Junto March Madness: Some Reflections

Colonial historians celebrating Morgan’s victory.

The final outcome of the Junto March Madness wasn’t really a surprise. Edmund Morgan’s American Slavery: American Freedom was the most heavily nominated book when we compiled the bracket, and no challenger really came close to defeating it as it stormed through the tournament like a juggernaut. Morgan’s easy victory invites reflection on why the book remains such a well-loved classic. Today, I am going to offer a few preliminary thoughts as to what we can can learn from the tournament, with all usual caveats about the unscientific nature of the process still in force.

One surprisingly constant feature of the tournament was the success of classics of the field against less road-tested rivals. Of course, this analysis only works up to a point—previous ‘”classics” of the field didn’t even make the first cut, with the field of 64 comprised entirely of books from about 1968 onwards. This probably isn’t too surprising. Works that remain widely read decades after publication, after all, are generally notable for quality research, elegant writing, and analytical sophistication. Yet it did make me wonder about how we think about recent scholarship. Academic book reviews frequently demand that readers in a variety of fields engage in new scholarship—the feedback loop before those insights really do have wide resonance in the field, however, seems considerably longer. I wonder if this is a product of how small the academic community can be at times—I’ve seen it remarked elsewhere how many ‘cutting-edge’ ideas become commonplace before publication, given the way in which works-in-progress are trailed at conferences, seminars and other locales where historians gather. At the very least, though, I will redouble my efforts to ensure that my teaching, in particular, takes account of recent developments in the field.

Recent books that went deep into the tournament included Pekka Hämäläinen’s The Comanche Empire, Marcus Rediker’s The Slave Ship and Daniel Richter’s Facing East From Indian Country. That reflects a profession that has made great strides toward greater understanding of the complicated histories of race, and the impact of cross-cultural contact on American historical development. The prevalence of these trends was reflected in the books that made it to the Elite Eight—by my reckoning, there were no books explicitly addressing political history that made it that far. (If you take a strict definition of political history, only two political books made it to the Sweet Sixteen). I’m going to need more time to come up with a good answer as to why that’s the case, but it does suggest, at the very least, that there should be fertile ground for political historians to take advantage of new insights in social and cultural history to reinvigorate their own fields.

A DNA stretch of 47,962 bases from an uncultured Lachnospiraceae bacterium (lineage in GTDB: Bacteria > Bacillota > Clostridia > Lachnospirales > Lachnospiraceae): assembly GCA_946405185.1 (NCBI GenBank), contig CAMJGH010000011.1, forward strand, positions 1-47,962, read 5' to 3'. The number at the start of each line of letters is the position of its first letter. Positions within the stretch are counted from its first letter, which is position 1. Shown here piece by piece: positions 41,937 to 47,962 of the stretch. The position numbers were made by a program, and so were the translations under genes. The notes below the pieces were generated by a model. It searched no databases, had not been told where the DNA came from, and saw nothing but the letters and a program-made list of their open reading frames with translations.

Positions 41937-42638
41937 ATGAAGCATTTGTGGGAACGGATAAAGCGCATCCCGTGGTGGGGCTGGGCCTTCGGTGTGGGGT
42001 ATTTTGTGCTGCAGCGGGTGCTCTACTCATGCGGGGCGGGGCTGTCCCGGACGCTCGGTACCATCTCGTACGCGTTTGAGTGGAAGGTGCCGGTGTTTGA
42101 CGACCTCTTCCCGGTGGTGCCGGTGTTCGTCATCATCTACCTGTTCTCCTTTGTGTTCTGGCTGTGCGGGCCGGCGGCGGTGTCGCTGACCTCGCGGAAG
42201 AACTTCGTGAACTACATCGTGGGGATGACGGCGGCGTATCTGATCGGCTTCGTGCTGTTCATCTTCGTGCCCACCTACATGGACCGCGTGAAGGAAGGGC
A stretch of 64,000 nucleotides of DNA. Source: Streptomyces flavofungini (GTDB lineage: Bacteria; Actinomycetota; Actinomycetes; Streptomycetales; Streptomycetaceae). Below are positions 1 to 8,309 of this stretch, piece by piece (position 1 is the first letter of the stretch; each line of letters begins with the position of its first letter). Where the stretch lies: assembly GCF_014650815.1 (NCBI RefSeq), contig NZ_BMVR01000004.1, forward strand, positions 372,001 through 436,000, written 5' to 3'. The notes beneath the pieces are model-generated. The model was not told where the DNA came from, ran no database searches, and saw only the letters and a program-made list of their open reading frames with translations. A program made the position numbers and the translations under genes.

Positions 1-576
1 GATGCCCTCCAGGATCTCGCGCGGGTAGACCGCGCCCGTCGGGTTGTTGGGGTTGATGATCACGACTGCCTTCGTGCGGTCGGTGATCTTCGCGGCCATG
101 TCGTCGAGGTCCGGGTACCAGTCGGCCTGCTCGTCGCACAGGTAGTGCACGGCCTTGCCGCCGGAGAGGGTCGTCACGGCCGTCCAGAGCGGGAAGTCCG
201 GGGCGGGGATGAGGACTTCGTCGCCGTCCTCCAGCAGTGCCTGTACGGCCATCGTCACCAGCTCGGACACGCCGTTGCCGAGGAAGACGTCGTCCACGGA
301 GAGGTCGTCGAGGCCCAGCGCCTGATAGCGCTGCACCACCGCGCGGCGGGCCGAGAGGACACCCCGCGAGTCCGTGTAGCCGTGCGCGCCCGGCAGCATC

On a further note about the success of Rediker and Richter in the tournament, both those books are more clearly aimed at general readers than some of their rivals in the tournament. I’ve used both productively in undergraduate teaching; I also recommend both to non-majors and non-historians when asked for general books on American history. Given that works of more explicitly ‘popular history’ were largely absent from the list of nominations, the success of these books does indicate the importance of well-written general introductions to a subject. I’m not suggesting that any of the books in the tournament lacked analytical depth, but the books that went a long way into the tournament generally had broader resonance than their rivals.

One final reflection, the two books in the final (Morgan and William Cronon’s Changes In The Land) are now long-established classics of the field. Neither of them, though, were written as the culmination of long research careers on the subject. Morgan was far more renowned as a historian of Puritan New England, but his pre-eminent book today came from a historiographical journey down South. Cronon’s book is famously (and remarkably) the product of a seminar paper written as a graduate student. There is a tendency for all professional historians—myself included—to define our works narrowly and to defend our territory staunchly. The results of the Junto’s March Madness suggest that we would do well to guard against developing and defending cults of specialism. If there’s one thing above all that I hope to gain from having observed and participated in this exercise, it’s to remind myself to keep reading widely, to keep challenging myself, and to tackle fields of history outside of my comfort zone. Some of the most popular, inventive, long-lasting and broadly-conceived works come from a fresh pair of eyes.

6 responses

  1. Some really interesting thoughts, Ken. I especially appreciate your closing comment on specialization as a narrowing of interests, and I think it’s a good reminder to all.

    Along that vein, I’d like to offer my own relatively simple (simplistic, perhaps?) theory about why the classics did so well: everyone has read and appreciated them already, much more so than newer, more cutting-edge work. Which is to say that most everybody who has done work in early America (including undegraduates, as John Fea pointed out this morning) has encountered Morgan in some form or another (and the same goes for Cronon, Laurel Ulrich, and a few others).

    Or, to put it another way, our field has a relatively slow absorption rate. So something like Hamalainen’s Comanches, which has received (I think) universally positive reviews, hasn’t yet been fully absorbed into the world of those outside Native American history. Richter’s book, on the other hand, is now over 10 years old, is often used in undergraduate survey environments, and otherwise has permeated the early Americanist discussion broadly. The difference is one of degree, of course, but I think it could help explain some of the results.